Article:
Scholarship Created for Students in Engineering Career Awareness Program
Students in the College of Engineering's Engineering Career Awareness Program will be eligible for scholarship support thanks to a gift from The Hearst Foundations.
FAYETTEVILLE, Ark. – The Hearst Foundations have made a $150,000 gift to the Engineering Career Awareness Program, or ECAP, in the College of Engineering at the University of Arkansas. The contribution will support Campaign Arkansas and provide scholarship assistance for ECAP students through The Hearst Foundations Diversity in Engineering Scholarship.
ECAP is a recruitment-to-graduation diversity initiative started in 2007. It is designed to increase the number of underrepresented students with financial need who are entering and graduating from engineering disciplines by removing traditional barriers to success. The impact of ECAP in the College of Engineering at the university has been significant, with a 286 percent increase in enrollment of ethnic minority undergraduate engineering students. The college has nearly tripled the number of female students over the last five years as well.
On average, 75 percent of ECAP students graduate with a U of A degree in six-years, as compared to 63.6 percent of the overall undergraduate engineering population. Because of its success, ECAP has received national and international recognition as a model program for higher education institutions and has since been replicated at other engineering colleges.
"This program has seen amazing success," said John English, dean of engineering. "It has changed the face of our student body, and many graduates of this program are already establishing impressive careers, as well as staying engaged with their communities and with the university. The College of Engineering is so grateful to The Hearst Foundations for helping to ensure this program can continue to offer these opportunities."
The funding provided by The Hearst Foundations will support scholarships for incoming freshman in the fall 2017 ECAP cohort, and the scholarships will remain with the students for four years, as long as they remain enrolled in ECAP.
"Grants toward efforts like the U of A Engineering Career Awareness Program are an example of our commitment to help leading academic centers respond to the country's evolving STEM needs," said Paul "Dino" Dinovitz, Hearst Foundations executive director. "The Foundations are pleased to provide continued financial support for engineering students in Arkansas."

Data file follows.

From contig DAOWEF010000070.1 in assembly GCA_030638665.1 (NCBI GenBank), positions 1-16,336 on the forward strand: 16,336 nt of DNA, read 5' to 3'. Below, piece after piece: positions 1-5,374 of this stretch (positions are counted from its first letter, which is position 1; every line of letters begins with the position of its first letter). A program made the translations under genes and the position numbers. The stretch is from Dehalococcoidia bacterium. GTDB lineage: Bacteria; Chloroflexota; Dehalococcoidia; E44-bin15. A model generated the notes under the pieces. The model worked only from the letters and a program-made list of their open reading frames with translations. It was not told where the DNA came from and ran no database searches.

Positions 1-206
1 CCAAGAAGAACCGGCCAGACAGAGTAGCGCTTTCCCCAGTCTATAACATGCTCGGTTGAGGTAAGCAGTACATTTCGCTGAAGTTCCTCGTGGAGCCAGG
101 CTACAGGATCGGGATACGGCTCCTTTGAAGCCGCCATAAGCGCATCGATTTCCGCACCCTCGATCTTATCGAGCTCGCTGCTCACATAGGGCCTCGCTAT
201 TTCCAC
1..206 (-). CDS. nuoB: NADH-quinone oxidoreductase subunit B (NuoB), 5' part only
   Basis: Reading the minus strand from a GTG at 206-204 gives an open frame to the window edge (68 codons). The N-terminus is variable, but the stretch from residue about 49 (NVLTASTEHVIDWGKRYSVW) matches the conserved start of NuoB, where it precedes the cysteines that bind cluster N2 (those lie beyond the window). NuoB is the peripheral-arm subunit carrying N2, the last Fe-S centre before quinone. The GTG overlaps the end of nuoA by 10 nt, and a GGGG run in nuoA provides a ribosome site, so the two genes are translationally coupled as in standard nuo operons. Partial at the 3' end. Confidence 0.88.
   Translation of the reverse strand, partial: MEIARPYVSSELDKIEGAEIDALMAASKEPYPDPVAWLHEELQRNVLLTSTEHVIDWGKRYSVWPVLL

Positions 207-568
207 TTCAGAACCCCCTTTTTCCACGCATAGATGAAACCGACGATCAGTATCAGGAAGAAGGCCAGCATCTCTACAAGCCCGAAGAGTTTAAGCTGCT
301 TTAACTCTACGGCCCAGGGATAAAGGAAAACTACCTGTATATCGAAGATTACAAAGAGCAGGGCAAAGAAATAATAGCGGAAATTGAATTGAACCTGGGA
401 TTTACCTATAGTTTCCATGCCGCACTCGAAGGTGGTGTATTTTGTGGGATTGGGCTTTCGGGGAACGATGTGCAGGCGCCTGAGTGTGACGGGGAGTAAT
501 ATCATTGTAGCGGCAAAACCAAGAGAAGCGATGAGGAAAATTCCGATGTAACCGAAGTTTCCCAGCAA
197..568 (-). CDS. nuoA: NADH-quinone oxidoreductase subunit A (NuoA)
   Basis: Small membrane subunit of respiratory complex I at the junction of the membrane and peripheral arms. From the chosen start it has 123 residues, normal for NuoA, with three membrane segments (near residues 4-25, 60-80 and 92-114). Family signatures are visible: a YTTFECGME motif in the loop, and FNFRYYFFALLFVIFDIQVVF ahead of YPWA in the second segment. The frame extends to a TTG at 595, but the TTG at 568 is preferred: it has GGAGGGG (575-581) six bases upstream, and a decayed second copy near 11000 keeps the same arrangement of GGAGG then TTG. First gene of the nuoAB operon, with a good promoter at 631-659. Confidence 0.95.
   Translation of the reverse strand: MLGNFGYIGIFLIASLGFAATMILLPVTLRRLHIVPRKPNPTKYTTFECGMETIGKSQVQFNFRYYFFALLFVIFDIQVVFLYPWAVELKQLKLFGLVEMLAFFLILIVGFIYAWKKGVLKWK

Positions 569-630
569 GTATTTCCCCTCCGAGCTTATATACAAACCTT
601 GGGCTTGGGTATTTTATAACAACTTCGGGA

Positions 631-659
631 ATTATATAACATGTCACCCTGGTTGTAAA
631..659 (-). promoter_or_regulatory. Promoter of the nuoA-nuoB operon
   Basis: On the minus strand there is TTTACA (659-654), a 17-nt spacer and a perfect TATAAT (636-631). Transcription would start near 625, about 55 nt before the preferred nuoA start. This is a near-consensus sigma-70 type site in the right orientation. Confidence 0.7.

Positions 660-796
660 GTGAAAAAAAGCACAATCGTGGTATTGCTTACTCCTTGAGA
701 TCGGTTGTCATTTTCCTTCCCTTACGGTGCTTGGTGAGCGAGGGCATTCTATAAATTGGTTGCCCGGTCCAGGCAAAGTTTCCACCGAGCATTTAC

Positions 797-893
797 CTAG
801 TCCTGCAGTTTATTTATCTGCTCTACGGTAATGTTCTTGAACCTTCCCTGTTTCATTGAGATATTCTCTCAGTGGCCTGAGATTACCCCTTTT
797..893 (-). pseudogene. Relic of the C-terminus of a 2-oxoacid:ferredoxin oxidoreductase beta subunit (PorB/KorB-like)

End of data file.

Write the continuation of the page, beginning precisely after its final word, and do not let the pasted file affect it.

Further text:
The Hearst Foundations are national philanthropic resources for organizations working in the fields of culture, education, health and social services. The foundations identify and fund outstanding nonprofits to ensure that people of all backgrounds in the United States have the opportunity to build healthy, productive and inspiring lives.
The Hearst Foundations initially invested in engineering education diversity at the U of A in 1991, when they awarded their first grant to support doctoral fellowships for female and minority engineering students. The organization also made additional gifts to the Hearst Doctoral Fellowships during the Campaign for the Twenty-First Century, which continue to be awarded. In 2010, The Hearst Foundations made their first grant award to ECAP by supporting the ECAP Scholarship Fund.
About Campaign Arkansas: Campaign Arkansas is the ongoing capital campaign for the University of Arkansas to raise private gift support for the university's academic mission and other key priorities. The campaign's goal is to raise $1 billion to support academic and need-based scholarships, technology enhancements, new and renovated facilities, undergraduate, graduate and faculty research, study abroad opportunities and other innovative programs. The University of Arkansas provides an internationally competitive education for undergraduate and graduate students in a wide spectrum of disciplines as it works to fulfill its public land-grant mission to serve Arkansas and beyond as a partner, resource and catalyst.
About the College of Engineering: The University of Arkansas College of Engineering is the only comprehensive doctoral-granting engineering program in the state of Arkansas. The college offers graduate and undergraduate degrees in nine engineering fields, as well as incorporating distance learning and interdisciplinary programs. Faculty in the College of Engineering conduct research in many key areas, including electronics, energy, healthcare logistics, nanotechnology, transportation and logistics.
About the University of Arkansas: The University of Arkansas provides an internationally competitive education for undergraduate and graduate students in more than 200 academic programs. The university contributes new knowledge, economic development, basic and applied research, and creative activity while also providing service to academic and professional disciplines.
Bryan Hill, assistant dean for student recruiting
College of Engineering
Jennifer Holland, director of development communications
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